By Simon Evans
(Reuters) - After a crushing loss to the Baltimore Ravens on the opening day of the 2011 National Football League (NFL) season, whispers about coach Mike Tomlin's Pittsburgh Steelers began to get a little louder.
There was a particular focus on the fact that the Steelers had nine defensive starters over the age of 30 and a worry that perhaps the defending AFC champions were crossing over from being an experienced team to an aging one.
"You're making my job easy," he told reporters, insisting he was comfortable with the balance of youth and experience on the Steelers roster.
A Week Four defeat to Houston dropped the Steelers to 2-2 and prompted questions over the offensive line as quarterback Ben Roethlisberger was sacked five times in the 17-10 loss and was wearing a protective boot on his left foot afterward.
Since then, the Steelers have won four straight, including Sunday's impressive 25-17 victory over a New England Patriots team that has dominated them for a decade.
Pittsburgh had struggled to contain Patriots quarterback Tom Brady in recent seasons and entered Sunday's game having lost their last four meetings, allowing an average of 34 points per game.
This time, however, the two-time NFL most valuable player had a season-low 198 yards while Roethlisberger took a page out of his opposite number's book to complete 36 of 50 passes for 365 yards and two touchdowns while eating up the clock and keeping Brady off the field.
It was a younger looking defense, with the likes of Cortez Allen (23), Chris Carter (22) and Stevenson Sylvester (23) but one that also illustrated the depth of quality that Tomlin has on his roster.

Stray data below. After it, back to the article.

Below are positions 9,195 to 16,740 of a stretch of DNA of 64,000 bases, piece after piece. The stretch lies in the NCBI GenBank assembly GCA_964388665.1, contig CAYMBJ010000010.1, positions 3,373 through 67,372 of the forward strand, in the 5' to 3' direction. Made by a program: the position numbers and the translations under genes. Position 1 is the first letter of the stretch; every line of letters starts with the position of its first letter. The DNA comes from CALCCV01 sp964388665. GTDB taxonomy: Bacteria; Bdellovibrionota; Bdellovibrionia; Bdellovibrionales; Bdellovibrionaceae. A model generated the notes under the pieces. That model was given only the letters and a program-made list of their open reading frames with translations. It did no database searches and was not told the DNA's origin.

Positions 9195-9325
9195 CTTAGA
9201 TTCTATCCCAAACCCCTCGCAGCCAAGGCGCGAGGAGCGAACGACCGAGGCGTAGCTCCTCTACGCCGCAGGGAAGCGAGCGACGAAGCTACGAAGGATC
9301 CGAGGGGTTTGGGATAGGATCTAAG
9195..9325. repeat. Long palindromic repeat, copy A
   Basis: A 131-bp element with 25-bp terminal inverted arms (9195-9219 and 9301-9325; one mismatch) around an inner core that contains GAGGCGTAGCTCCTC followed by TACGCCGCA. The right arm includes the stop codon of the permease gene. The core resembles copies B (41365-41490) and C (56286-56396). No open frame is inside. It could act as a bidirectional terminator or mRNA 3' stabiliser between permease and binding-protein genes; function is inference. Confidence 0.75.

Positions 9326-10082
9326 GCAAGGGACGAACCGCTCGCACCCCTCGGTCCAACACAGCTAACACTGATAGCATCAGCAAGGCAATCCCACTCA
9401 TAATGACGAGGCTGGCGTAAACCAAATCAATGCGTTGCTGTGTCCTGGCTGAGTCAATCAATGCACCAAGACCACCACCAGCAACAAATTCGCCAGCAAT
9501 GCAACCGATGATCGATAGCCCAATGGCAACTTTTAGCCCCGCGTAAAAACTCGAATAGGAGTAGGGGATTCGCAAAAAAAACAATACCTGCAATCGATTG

"We just tip our hats to these young men - it wasn't too big for them," said Tomlin, "They aren't perfect by any stretch, believe me, but they are playing to win and aren't playing with fear and we like that about our young guys."
Tomlin, who insists on maintaining a tight focus, will not allow any talk of that just yet but linebacker LaMarr Woodley did take the opportunity of Sunday's victory to settle a few scores regarding that 'too old' tag.
"When I was in college they said the Steelers were getting old and that the team is out of it. That's every year. When you're the dominating team in the league, everyone is always trying to find a way to talk negatively about you," he told reporters.
The Steelers have appeared in three Super Bowls since the 2005 season and while the volume and frequency of injuries this season is surely a concern, it would be foolish to rule them out of arriving at the big game again.
For now though the Steelers have revenge on their mind as they face the same Ravens team that beat them 35-7 in the season opener, prompting all the doubts and questions.
"You always remember that, seeing those guys celebrate like they won the Super Bowl," said receiver Antonio Brown.
"They were all hyped. We remember that feeling, we are up for the challenge and a big week. As the season goes on, games go on, we continue to go up and on."
(Reporting by Simon Evans in Miami; Editing by Frank Pingue)